Warsaw Court of Appeal judgment
dated 7 May 2015
Case I ACa 1557/14
Summary by arbitraz.laszczuk.pl:
Japanese company O., a manufacturer and seller of computer equipment, held a Community trademark for Nice class 9 (which includes computer equipment). A Polish individual, B.F., was an online seller of computer equipment and also maintained an online information service which provided rankings of computer equipment, in each case including equipment manufactured by O. B.F. entered into an agreement with NASK, the administrator of .pl Internet domain names, under which a domain name corresponding to O.’s verbal trademark was registered in B.F.’s name. Visitors to that domain name were redirected to a site where B.F. sold computer equipment, including equipment identical to that for which O. held its registered Community trademark.
The Japanese company commenced arbitration against B.F. before the Arbitration Court for Domain Name Disputes at the Chamber of (...) in W., seeking a declaratory award that registration of the domain name in question for B.F. violated the rights of O., and in the alternative enjoining B.F. from using the domain name. After commencement of the arbitration, B.F. applied to the Polish Patent Office for registration of the same trademark as O.’s Community trademark. B.F. requested that the arbitral tribunal stay the proceeding pending the decision of the Patent Office on his trademark application, but the request was denied. (Ultimately the trademark was registered in the name of B.F., but for Nice classes 10, 25 and 28, which did not cover the computer equipment which B.F. actually offered for sale.) The arbitral tribunal issued an award in favour of O., declaring that registration of the domain name infringed O.’s Community trademark because Internet users could be misled by B.F.’s website into believing it was maintained by O.
B.F. applied to the regional court to set aside the award on the grounds that the award in its entirety violated public policy because inter alia it infringed B.F.’s constitutional right to pursue economic activity, violated B.F.’s ownership of the domain name, conflicted with the decision of the Patent Office registering the trademark in B.F.’s name, and, due to its declaratory nature, could not be performed by B.F. In his reply to O.’s response to the petition, B.F. also alleged that the award violated public policy because O. had no standing to seek declaratory relief in the arbitration, as declaratory relief was not available for trademark infringement under Polish law.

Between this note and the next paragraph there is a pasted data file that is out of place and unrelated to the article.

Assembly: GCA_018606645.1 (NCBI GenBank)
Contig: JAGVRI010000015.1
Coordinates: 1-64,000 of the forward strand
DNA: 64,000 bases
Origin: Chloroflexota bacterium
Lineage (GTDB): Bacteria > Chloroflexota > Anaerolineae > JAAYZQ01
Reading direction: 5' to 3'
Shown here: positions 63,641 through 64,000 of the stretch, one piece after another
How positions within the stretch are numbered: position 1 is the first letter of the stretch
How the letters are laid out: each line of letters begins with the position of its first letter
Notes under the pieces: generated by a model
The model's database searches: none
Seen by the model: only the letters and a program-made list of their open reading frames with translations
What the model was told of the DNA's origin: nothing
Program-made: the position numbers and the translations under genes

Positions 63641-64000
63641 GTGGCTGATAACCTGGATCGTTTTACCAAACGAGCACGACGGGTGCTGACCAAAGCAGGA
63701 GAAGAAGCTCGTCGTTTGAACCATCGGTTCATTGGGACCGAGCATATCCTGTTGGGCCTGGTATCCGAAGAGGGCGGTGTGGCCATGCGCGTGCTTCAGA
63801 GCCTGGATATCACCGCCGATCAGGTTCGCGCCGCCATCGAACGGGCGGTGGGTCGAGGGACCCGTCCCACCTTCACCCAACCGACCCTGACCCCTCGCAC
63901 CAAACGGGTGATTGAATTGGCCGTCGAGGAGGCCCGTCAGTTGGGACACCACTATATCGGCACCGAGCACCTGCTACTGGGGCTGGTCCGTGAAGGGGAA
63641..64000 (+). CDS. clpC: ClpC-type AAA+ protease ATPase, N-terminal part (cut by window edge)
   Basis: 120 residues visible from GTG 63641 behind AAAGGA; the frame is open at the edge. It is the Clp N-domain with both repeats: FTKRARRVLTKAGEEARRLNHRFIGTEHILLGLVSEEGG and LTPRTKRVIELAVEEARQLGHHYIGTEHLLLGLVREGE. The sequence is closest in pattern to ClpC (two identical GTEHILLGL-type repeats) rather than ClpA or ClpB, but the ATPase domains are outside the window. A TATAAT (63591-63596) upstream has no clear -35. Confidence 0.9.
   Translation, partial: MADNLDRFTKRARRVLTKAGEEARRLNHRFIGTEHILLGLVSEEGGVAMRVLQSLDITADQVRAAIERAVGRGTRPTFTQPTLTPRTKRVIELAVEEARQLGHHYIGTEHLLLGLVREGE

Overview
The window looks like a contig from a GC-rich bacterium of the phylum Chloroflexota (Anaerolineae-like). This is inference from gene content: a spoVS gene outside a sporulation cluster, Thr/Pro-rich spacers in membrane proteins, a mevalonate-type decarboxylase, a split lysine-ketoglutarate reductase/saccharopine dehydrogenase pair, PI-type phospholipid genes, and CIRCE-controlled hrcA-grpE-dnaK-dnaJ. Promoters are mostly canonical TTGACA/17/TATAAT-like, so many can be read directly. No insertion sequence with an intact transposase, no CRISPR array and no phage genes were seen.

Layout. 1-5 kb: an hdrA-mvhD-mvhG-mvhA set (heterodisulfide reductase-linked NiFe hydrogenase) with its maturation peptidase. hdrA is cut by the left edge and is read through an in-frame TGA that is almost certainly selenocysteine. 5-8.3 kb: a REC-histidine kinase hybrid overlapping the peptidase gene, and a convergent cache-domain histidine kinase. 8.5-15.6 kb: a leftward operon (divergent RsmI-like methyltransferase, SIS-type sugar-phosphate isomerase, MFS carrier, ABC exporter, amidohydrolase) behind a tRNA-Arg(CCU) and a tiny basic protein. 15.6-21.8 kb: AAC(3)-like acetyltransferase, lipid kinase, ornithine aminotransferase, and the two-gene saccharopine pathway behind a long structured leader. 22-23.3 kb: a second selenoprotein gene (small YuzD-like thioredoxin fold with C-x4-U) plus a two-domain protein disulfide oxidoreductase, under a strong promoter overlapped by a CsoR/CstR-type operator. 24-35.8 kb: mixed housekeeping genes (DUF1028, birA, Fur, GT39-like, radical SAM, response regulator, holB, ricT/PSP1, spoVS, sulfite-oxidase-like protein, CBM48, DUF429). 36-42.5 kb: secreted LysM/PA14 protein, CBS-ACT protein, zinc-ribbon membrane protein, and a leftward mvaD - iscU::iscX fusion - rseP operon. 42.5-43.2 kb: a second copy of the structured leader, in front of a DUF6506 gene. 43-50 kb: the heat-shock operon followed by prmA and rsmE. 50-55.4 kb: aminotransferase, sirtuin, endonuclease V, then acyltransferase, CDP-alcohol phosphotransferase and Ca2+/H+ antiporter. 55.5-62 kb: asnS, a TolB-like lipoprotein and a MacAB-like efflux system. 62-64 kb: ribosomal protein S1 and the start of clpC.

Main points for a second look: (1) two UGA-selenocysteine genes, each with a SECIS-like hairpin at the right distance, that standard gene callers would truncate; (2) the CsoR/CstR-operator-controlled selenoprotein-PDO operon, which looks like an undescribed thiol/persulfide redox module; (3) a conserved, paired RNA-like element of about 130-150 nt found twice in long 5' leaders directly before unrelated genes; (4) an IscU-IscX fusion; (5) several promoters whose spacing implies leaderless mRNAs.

The regional court denied the petition, and B.F. appealed.
The court of appeal held that there was no right of ownership of the domain name, only a contractual right agreed with NASK. The award did not require performance by B.F., but could serve as grounds for NASK to terminate the agreement permitting B.F. to use the domain name in question. The court also found that registration of the domain name in B.F.’s name was not a purely technical act, but, based inter alia on ECJ precedent on cybersquatting, could in itself constitute infringement of O.’s Community trademark. The court further found that the fact that both O. and B.F. now held rights to the same verbal trademark did not make the award inconsistent with the Patent Office decision. While they held the same trademark for difference Nice classes, only one of them could use the single .pl domain name corresponding to that verbal trademark. The award did not infringe B.F.’s constitutional right to pursue economic activity because he did not in fact conduct any business under the Nice classes for which he had obtained registration of the trademark in question, but only sold computer equipment under Nice class 9 for which O. held a Community trademark.
Consequently, the award did not violate public policy, and the court of appeal denied the appeal accordingly.
Excerpts from the text of the court’s ruling:
In light of the formalized nature of proceedings on a petition to set aside an arbitration award, as expressed in the exhaustive list of grounds for the petition and the fact that the court is bound by the grounds asserted in the petition, the mere fact that the bounds of the petition extend to the entire arbitration award is insufficient to consider during the appellate proceeding an allegation that was not asserted in the petition.
It is accepted that an arbitration award is subject to being set aside under the public policy clause if an infringement of substantive law by the arbitration court leads to consequences irreconcilable with the fundamental principles of the Polish legal system, that is, effects that are plainly and grossly contrary to such principles or any one of them.
The principle of the freedom of economic activity is one of the fundamental principles of the Polish legal system.